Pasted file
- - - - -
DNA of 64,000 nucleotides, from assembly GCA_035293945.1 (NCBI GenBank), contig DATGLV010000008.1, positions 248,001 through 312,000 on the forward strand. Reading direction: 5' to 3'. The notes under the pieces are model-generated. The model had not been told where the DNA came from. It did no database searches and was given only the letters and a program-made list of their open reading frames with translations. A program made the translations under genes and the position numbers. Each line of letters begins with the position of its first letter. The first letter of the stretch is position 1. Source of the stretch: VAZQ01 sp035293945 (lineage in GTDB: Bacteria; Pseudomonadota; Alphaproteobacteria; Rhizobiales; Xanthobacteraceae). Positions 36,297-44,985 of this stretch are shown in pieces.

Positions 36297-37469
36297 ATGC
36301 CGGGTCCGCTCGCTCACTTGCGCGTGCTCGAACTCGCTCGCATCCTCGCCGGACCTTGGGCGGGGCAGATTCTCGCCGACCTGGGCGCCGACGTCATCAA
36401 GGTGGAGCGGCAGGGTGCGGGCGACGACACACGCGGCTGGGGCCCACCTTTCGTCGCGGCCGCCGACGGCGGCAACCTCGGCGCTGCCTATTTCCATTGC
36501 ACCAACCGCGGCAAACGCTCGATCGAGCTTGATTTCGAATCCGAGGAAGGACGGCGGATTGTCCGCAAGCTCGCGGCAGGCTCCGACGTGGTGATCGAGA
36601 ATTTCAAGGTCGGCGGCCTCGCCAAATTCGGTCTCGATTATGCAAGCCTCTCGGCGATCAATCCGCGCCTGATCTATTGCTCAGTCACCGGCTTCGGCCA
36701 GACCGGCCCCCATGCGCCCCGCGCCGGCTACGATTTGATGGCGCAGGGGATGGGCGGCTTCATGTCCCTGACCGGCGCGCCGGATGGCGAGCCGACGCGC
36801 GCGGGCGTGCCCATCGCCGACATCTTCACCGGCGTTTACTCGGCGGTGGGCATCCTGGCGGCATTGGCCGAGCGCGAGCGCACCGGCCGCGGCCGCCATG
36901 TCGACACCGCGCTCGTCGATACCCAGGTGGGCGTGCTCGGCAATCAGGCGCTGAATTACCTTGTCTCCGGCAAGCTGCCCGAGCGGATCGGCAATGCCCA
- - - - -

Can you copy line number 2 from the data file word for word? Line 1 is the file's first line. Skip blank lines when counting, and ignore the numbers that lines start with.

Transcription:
Positions 36297-37469